Entertainment TV Reader survey: The 10 best Australian TV shows of all time

Reader survey: The 10 best Australian TV shows of all time

australian tv showa
Which of these Aussie classics makes the cut in your top 10?
Share
Tweet Share Reddit Pin Email Comment

If you want to spark a dinner table debate, ask a bunch of Australians to name the best homegrown television show of all time.

There are those who are loyal to Hey Hey it’s Saturday and its retro peers, while others will argue more modern offerings like Redfern Now and The Slap are the real masterpieces. Regardless of preference, all are passionate in their views.

We presented a list of top Australian TV shows to The New Daily‘s most engaged readers and in an online survey conducted over two days this month asked them to select their top 10 .

To help narrow the field of potential favorites, our TV writer Denise Eriksen enlisted director Tony Ayres, producers Sandra Levy, Debbie Byrne, Pam Barnes and Marena Manzoufas, comedian Dave Hughes, actors Roy Billing and Kevin Harrington, TV hosts Richard Wilkins and Julia Zemiro, writer David Hannam and TV reviewer Debi Enker.

From the resulting 763 responses, we compiled this list of the series that received the most votes, with the No.1 show amassing 422 votes.

Interestingly, of the top 10, eight were produced by the ABC, suggesting there’s still an appetite for locally produced, original, free-to-air content over all else.

Did we get it right? Have your say in the comments.

1. Mother and Son, ABC (1984 – 1994)

More than half of the respondents put this ABC classic in their top 10, no doubt thanks to its hilarious and heartwarming portrayal of a man in his 40s (Garry McDonald) who is still living at home with his ageing mother (Ruth Cracknell).

2. Countdown, ABC (1974 – 1987)

There’s a reason Molly Meldrum is regarded as a national treasure and this show is it. The most popular music program in Australian history, it enjoyed a lengthy run and produced many memorable moments – particularly Molly’s now-infamous trainwreck interview with Prince Charles.

3. Kath & Kim, ABC (2002- 2007)

The satirical brainchild of stars Jane Turner and Gina Riley, Kath & Kim had us all saying “Look at moi” and pronouncing Chardonnay as if it started with a ‘K’. The concept was so inspired that US network NBC tried to convert it for a US audience, but without its pivotal Australianisms it failed to translate.

4. SeaChange, ABC (1998 – 2000)

Sigrid Thornton starred in this family drama as a high-powered lawyer whose life falls apart, prompting her to pursue a change of scenery with her two children. Her interactions with the eccentric locals in the small seaside town she chooses provided the basis for the show’s often funny and regularly moving moments.

5. Hey Hey it’s Saturday, Nine (1971 – 1999)

Starting its life as a children’s show, Hey Hey was soon recognised for the engaging ad-libbing of host Daryl Somers and regulars like Red Symons, Wilbur Wilde and the unforgettable Plucka Duck. The show even enjoyed a brief but successful revival from 2009 to 2010.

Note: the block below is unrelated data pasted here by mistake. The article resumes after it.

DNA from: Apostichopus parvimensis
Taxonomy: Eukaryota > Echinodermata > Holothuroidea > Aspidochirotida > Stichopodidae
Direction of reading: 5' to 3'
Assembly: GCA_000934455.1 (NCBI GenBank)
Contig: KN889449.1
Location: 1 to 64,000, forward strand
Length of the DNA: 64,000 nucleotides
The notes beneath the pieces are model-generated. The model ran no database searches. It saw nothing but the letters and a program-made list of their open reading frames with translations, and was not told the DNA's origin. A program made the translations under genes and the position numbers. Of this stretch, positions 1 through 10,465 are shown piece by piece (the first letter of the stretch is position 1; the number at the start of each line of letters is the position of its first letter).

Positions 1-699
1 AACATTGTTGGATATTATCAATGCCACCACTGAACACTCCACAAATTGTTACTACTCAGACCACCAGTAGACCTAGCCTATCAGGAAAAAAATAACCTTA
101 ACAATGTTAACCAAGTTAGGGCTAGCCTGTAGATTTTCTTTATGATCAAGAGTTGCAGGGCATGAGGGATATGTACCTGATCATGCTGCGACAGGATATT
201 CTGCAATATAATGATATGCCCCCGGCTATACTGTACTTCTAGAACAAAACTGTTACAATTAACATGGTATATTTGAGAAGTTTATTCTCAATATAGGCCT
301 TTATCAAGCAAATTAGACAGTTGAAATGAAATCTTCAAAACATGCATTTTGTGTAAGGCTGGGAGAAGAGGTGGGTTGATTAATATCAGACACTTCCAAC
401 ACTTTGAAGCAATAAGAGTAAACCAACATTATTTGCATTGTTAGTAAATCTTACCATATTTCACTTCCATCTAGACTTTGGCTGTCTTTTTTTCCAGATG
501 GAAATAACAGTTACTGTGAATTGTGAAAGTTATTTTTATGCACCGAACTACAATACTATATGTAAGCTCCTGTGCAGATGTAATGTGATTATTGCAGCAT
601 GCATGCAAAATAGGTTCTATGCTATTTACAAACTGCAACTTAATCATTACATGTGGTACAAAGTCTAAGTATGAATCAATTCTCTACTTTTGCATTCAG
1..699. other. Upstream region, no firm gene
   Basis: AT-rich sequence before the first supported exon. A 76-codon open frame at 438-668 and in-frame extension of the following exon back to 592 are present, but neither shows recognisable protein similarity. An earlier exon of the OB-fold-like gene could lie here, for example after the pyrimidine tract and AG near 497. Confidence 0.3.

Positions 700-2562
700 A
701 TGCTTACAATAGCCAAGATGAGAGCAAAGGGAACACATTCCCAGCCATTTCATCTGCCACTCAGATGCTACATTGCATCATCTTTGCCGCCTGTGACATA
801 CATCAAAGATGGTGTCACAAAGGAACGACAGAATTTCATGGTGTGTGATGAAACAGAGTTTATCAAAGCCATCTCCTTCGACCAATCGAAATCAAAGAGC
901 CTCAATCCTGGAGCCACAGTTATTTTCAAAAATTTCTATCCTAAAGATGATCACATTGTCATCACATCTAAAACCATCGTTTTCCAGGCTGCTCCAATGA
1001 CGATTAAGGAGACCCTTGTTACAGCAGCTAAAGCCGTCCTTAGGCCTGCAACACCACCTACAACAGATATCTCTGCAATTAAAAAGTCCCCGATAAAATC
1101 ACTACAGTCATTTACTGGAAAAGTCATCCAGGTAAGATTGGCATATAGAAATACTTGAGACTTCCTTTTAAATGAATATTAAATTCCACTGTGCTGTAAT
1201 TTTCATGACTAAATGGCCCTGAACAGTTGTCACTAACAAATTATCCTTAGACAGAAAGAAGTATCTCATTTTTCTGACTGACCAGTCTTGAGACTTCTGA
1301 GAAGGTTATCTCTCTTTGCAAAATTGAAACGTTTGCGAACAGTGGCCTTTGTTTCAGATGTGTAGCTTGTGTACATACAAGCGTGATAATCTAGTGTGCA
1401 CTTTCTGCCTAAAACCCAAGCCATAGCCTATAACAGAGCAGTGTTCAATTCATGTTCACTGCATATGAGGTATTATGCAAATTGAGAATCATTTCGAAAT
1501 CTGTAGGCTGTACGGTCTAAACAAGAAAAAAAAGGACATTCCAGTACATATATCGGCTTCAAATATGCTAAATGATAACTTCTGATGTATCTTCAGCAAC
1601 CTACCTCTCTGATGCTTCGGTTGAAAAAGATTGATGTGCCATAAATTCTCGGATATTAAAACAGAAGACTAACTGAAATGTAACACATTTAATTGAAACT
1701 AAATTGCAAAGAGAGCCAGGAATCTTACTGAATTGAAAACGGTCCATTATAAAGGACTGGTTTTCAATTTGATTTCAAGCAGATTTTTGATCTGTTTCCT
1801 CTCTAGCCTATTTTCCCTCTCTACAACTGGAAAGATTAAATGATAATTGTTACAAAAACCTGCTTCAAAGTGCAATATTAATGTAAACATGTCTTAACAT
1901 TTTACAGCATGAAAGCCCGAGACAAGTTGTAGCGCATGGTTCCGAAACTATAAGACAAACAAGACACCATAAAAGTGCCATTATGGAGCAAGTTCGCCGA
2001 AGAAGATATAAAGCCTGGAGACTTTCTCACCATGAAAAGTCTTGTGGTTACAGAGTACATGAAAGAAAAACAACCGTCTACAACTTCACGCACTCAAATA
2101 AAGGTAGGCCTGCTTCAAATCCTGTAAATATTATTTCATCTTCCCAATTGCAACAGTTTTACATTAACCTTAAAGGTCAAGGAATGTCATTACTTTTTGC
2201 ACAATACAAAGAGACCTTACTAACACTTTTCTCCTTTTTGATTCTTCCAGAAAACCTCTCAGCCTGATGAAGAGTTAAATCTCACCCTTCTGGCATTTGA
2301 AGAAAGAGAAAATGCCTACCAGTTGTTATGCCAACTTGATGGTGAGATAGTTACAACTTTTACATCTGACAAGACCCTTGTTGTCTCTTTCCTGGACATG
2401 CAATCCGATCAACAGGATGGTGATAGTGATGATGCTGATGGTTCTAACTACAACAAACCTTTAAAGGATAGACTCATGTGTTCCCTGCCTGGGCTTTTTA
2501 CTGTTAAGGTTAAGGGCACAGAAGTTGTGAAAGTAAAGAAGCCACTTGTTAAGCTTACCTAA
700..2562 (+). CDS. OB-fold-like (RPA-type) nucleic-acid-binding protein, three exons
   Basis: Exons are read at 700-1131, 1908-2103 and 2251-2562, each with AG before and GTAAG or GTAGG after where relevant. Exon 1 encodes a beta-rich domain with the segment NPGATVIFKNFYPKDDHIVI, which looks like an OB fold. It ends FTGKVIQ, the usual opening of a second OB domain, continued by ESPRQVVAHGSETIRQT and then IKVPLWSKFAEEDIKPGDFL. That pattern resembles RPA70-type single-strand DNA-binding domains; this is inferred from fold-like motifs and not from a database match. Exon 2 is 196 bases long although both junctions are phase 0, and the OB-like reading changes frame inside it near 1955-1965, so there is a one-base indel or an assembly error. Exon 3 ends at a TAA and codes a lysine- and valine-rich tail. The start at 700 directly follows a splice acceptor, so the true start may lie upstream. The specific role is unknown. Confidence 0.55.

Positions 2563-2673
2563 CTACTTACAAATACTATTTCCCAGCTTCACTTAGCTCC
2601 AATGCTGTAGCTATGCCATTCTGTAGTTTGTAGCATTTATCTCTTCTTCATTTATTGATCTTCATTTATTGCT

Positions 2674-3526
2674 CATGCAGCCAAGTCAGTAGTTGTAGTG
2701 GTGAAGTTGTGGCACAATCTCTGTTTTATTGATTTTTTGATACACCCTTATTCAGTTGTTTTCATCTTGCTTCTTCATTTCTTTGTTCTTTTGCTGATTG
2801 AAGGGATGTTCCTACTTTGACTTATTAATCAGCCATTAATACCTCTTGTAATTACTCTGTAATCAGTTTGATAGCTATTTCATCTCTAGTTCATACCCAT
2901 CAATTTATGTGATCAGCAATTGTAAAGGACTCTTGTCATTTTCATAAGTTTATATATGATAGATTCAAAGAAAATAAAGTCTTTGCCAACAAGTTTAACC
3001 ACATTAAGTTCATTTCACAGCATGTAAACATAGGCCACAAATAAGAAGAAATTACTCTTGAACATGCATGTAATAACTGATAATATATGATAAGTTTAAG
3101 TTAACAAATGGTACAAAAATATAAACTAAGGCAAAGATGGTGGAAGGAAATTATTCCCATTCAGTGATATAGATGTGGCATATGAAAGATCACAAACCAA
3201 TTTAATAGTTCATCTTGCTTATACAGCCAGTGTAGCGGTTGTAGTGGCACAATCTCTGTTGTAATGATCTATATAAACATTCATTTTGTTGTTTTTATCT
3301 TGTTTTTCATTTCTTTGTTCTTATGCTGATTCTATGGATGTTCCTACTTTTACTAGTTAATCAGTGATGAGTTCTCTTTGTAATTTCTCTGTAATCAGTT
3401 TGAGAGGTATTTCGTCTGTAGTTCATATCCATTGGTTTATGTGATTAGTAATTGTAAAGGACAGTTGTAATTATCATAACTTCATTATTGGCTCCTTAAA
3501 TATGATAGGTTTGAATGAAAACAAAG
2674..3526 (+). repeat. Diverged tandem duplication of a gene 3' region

6. The Norman Gunston Show, ABC  (1975 – 1976)

Garry McDonald makes his second appearance on the list for his brilliantly crafted parody of a bumbling TV host, Norman Gunston. Granted impressive access to some of the world’s biggest stars like Muhammad Ali and Paul McCartney, you never knew where his interviews would end up.

7. Rake, ABC (2010 – today)

Richard Roxburgh plays Cleaver Greene, a smart-talking, dysfunctional criminal defence barrister, who represents the people no one else will touch. The character is loosely based on Sydney barrister and Rake co-creator, Charles Waterstreet.

8. Jack Irish, ABC (2016 – today)

Adapted from a series of books by late Australian crime writer Peter Temple, the show follows Jack Irish (Guy Pearce), a criminal lawyer-turned-debt collector and private investigator, trying to repair his life and career after the murder of his wife.

9. Underbelly, Nine  (2008 – 2013)

Across all its six seasons, the drama exploring the dark underworlds of Melbourne and Sydney was critically acclaimed and widely watched. Special mention must go to the first season and Gyton Grantley’s electric portrayal of late gangland figure Carl Williams.

10. Play School, ABC (1966 – today)

Educational, simple, genuinely child-friendly and still on the air after 52 years. Enough said.

And the honourable mentions …

11. Utopia, ABC (2014 – 2017)

12. Full Frontal, Seven (1993 – 1997)

13. A Country Practice, Seven (1981 – 1993)

14. Frontline, ABC (1994 – 1997)

15. Skippy the Bush Kangaroo,  Nine (1968 – 1970)

16. Packed to the Rafters, Seven (2008 – 2013)

17. The Secret Life of Us, Ten (2001 – 2005)

18. The D Generation, ABC (1986 – 1987)

19. Thank God You’re Here, Ten/Seven (2006 – 2009)

20. Number 96, Ten (1972 – 1977)

Comments
View Comments